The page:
Rob Zombie's life isn't all gore, all of the time. The grizzly rocker tells Chris Schulz about some of his other passions.
Here's something you probably didn't expect Rob Zombie to admit: He's a fan of Girls. And no, he's not being creepy - although that's something Zombie is very good at it.
The man born Robert Bartleh Cummings is talking about Lena Dunham's hit HBO comedy show that follows four New York City women in their mid-20s struggling their way through life, love and dodgy sex.
Zombie's a big fan: it's his favourite show, and he never misses an episode.
"I just finished watching the latest one literally 10 minutes before you called," the man known for showering his albums and films with as much gore as possible admits to TimeOut.
"My PVR [personal video recorder] is full of shows everyone watches. Homeland, Girls - there's really not much gory stuff on there at all," he says.
It's a surprise admission because, judging by his reputation as a dreadlocked shock-rocker who directs gruesome horror films in his spare time, you'd expect Zombie to like things splattered with a little more blood.
After all, his breakthrough album, 1998's Hellbilly Deluxe, came with a devilish album cover and those grinding signature metal songs Dragula and Living Dead Girl - the latter about women who crave romance with the dead.
Then there's his recent emergence as a horror director, with a list of films including House of 1000 Corpses, The Devil's Rejects, Halloween, and last year's The Lords of Salem to his credit.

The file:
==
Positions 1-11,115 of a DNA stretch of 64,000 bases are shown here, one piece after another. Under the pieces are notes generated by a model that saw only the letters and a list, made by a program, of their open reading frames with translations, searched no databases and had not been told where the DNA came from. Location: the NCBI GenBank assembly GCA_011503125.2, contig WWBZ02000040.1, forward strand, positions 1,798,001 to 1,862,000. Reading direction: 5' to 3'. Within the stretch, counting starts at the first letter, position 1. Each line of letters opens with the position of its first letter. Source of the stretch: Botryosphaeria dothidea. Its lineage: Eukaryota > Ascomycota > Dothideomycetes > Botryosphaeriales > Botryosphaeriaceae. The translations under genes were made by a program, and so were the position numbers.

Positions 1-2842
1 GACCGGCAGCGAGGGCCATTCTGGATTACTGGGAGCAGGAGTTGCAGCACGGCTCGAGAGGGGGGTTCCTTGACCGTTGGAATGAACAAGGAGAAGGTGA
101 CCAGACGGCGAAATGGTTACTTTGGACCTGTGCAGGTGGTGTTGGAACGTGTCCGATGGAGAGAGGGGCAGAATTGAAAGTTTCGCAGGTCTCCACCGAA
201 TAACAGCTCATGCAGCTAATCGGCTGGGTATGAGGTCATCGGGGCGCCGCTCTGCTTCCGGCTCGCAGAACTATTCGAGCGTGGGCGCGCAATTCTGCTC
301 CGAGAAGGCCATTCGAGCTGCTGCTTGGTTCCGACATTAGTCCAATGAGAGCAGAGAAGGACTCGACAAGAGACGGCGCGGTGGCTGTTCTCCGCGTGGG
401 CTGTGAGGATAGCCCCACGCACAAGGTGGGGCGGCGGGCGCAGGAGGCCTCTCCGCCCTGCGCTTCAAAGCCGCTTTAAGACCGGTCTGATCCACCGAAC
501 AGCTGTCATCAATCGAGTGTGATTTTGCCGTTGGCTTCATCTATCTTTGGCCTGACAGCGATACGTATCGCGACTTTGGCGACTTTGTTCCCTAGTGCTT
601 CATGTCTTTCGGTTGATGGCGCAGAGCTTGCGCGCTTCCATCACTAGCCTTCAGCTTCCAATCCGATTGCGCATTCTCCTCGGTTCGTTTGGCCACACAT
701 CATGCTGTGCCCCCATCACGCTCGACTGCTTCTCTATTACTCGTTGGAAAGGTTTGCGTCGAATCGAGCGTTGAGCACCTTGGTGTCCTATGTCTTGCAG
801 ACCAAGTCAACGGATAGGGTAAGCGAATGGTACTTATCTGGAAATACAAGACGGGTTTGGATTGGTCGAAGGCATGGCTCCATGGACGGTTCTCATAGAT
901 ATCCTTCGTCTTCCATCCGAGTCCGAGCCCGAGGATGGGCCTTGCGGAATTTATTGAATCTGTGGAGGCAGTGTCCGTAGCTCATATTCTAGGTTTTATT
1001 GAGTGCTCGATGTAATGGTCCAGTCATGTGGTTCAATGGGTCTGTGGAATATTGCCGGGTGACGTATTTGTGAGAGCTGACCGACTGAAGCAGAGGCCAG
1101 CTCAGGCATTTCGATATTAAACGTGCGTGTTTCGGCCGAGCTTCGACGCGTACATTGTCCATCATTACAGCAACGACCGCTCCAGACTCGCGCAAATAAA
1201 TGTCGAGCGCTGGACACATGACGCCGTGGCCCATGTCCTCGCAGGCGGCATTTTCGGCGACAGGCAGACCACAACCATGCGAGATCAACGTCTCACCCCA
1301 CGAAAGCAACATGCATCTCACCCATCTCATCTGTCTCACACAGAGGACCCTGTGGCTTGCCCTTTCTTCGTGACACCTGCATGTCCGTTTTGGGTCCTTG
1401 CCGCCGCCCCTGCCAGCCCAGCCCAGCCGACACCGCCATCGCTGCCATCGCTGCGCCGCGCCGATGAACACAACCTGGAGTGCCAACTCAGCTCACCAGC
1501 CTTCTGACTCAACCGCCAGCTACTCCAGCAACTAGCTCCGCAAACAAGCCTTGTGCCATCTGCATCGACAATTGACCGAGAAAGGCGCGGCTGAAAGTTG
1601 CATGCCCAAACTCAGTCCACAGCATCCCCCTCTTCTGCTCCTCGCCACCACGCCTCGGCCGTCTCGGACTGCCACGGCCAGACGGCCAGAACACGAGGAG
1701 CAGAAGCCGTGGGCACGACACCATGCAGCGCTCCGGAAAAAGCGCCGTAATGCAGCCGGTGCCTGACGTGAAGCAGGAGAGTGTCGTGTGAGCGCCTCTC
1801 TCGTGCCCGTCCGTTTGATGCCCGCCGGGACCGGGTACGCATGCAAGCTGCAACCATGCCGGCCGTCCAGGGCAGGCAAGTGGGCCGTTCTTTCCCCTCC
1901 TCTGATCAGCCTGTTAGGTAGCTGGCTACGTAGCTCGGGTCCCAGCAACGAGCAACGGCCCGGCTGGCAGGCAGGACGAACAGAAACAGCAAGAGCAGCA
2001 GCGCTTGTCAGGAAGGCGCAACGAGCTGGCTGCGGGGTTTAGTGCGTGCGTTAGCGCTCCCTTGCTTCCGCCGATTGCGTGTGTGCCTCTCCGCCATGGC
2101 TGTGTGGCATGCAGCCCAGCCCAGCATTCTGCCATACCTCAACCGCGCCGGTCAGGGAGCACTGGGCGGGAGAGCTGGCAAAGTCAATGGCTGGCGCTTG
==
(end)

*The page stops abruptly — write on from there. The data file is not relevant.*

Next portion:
He's also dabbled in TV, helming an episode of mainstream cop show CSI: Miami in 2010. But Zombie says he won't do that again.
"I tried to put my stamp on it and tried to do something differently. But that's not really what they want you to do. They have a formula that works and they don't want you to mess with it.
"I cast a lot of people in it that you normally wouldn't see in the show. It had a lot of movie stars in it, my wife, Sheri Moon, was in it and Billy Gibbons from ZZ Top was in it. I just wanted it to be different so you'd watch it and go: 'Wow, that was a really weird episode of CSI'.
"It was kind of a drag but I did it for the experience more than anything else. I wouldn't rush to do it again."
Zombie's day job - and main love - is making music. He released his well-received fifth album, Venomous Rat Regeneration Vendor, last year and has toured continuously ever since.
He returns to New Zealand for the first time since the late 90s next week to headline Auckland's two-night Westfest, alongside Korn and Megadeth.
Zombie's not sure what kind of stage set up he's bringing for the show. He's known for embracing elaborate props and costumes but says: "It's very expensive shipping things to New Zealand. We don't want to bankrupt the tour in advance. We're still working that out."
He promises to play a "greatest hits" set that will embrace all facets of his career - including his movie soundtracks, covers of songs from his old band, White Zombie, and maybe even a cover version of a song from fellow shock-rocker Alice Cooper.
"I think the worst moment you can ever have at a concert is when the band comes out and says they're going to play the new album. We don't tend to do that - I don't ever want to do that.
"I love New Zealand - I've only been there once and it was a long time ago so I'm very much looking forward to coming back.
"This is by far the best band I've ever had, the best everything I've ever had. The show will be spectacular."
Who: Rob Zombie
Where: Headlining Westfest with Korn and Megadeth
When: February 19 and 20, Vector Arena (Zombie plays on the 19th)
Essential listening: Hellbilly Deluxe (1998), Venomous Rat Regeneration Vendor (2013)
Essential watching: House of 1000 Corpses (2003), Halloween (2007), The Lords of Salem (2013)